A Rate-Regulation Case Study in Pennsylvania

When insurance rates are news—and when they are not

What’s so interesting about insurance rate regulation, and why is it worth reporting on? The topic has everything to do with the ultimate fate of the national health reform law and the media’s unfortunately diminishing role as a watchdog over state government. Campaign Desk has kept an eye on rate coverage in hot spots like Maine, California, and Connecticut, where insurance companies have won important battles. Now, in Pennsylvania, they have triumphed once again.

A few days ago, lawmakers in Harrisburg okayed legislation touted as a way to fix a gap in Pennsylvania’s health insurance laws. The bill extends rate regulation to policies that all companies sell to small employers, a step Pennsylvania needed to take in order to bring the state in compliance with the health reform law. Before passage, the insurance commissioner could not review the rates of policies that for-profit carriers like Aetna and Cigna sold to these employers. So a law that brings them under the regulatory umbrella is a good thing, right? The feds think so, and even the industry likes the change. A spokeswoman for Independence Blue Cross told the Philadelphia Inquirer: “We support the legislation. These bills create the ‘effective rate-review process’ in Pennsylvania that is envisioned with the federal reform law.”

But wait, there’s more to tell. Lawmakers weakened the regulatory process itself by eliminating the insurance commissioner’s authority to approve rate increases. Under the old law, a company wanting to raise rates more than ten percent had to obtain the commissioner’s approval or disapproval, which he or she was required to give. Rate increases of less than ten percent had to be filed and reviewed, but did not need the commissioner’s approval or rejection. Review is a less forceful regulatory tool than approval.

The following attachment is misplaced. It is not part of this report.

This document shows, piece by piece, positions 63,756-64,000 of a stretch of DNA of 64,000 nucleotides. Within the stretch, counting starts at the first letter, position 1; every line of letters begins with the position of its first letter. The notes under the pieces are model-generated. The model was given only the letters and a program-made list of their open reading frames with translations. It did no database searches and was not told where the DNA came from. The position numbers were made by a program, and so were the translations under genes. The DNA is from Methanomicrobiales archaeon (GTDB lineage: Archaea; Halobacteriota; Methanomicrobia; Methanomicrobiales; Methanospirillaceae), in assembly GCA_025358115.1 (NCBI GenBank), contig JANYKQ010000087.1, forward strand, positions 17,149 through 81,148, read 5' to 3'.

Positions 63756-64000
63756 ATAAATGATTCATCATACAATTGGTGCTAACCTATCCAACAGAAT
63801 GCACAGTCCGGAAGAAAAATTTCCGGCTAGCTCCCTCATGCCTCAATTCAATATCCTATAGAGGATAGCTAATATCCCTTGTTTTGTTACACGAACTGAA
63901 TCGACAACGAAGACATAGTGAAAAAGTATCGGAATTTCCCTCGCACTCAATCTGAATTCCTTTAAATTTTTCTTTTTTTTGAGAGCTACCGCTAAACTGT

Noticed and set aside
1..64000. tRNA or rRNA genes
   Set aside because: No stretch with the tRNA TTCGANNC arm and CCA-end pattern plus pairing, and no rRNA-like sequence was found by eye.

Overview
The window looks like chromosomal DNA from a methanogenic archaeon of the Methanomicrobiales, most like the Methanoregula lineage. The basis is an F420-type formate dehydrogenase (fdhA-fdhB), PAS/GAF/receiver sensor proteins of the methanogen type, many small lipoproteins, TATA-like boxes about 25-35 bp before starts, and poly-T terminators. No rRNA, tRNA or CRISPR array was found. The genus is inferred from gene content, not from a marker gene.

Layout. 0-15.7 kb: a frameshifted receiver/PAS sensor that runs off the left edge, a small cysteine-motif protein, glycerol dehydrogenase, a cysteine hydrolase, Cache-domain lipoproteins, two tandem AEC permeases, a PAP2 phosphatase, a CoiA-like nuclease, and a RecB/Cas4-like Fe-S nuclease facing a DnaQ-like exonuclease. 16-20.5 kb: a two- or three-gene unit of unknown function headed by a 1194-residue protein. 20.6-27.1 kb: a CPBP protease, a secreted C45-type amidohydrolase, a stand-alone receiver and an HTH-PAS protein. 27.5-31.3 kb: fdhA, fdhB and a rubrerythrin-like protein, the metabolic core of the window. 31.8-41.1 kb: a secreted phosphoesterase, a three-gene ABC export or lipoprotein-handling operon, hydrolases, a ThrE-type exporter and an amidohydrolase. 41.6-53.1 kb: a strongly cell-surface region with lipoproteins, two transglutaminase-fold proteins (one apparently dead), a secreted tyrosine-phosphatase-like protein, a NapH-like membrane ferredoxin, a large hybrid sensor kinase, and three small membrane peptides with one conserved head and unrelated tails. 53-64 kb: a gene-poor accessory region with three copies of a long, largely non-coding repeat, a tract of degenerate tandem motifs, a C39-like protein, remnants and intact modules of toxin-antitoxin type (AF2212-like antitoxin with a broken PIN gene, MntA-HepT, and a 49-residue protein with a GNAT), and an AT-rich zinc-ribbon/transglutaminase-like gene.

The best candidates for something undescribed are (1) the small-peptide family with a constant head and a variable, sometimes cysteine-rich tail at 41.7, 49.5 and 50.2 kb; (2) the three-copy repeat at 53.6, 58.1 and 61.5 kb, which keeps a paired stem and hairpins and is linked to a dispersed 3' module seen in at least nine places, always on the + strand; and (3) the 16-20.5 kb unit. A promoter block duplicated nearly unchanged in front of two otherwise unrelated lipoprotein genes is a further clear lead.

In the new regulatory scheme, however, rate increases greater than ten percent would be reviewed, but the commissioner will not be required to approve them before a company can start using them. The commissioner can either approve the increases or deny them, at his or her discretion. If the commissioner takes no action after forty-five days, the increases will automatically take effect. Rate increases of less than ten percent do not even need the review that they had under the old law. A company can simply begin to use the rates after it files them with the state. In practical terms, that means companies can pile on a series of increases—each totaling no more than 9.9 percent—with little state scrutiny.

What can the public—or, in this case, small business owners—say about this? Not much, it turns out. The new law provides no way for the public to ask for a hearing on a rate increase. The old one didn’t, either, and consumer advocacy groups around the country, including the PA HealthAccess Network, have made this a fighting issue. “The new law says that the only party that can ask for a public hearing is the insurance company. Small business owners who pay the rates cannot do that,” says Athena Ford, a spokeswoman for the Network. The new law requires that any rate request greater than ten percent be posted on the Insurance Department’s website, so at least the media and the public can find out what companies are up to.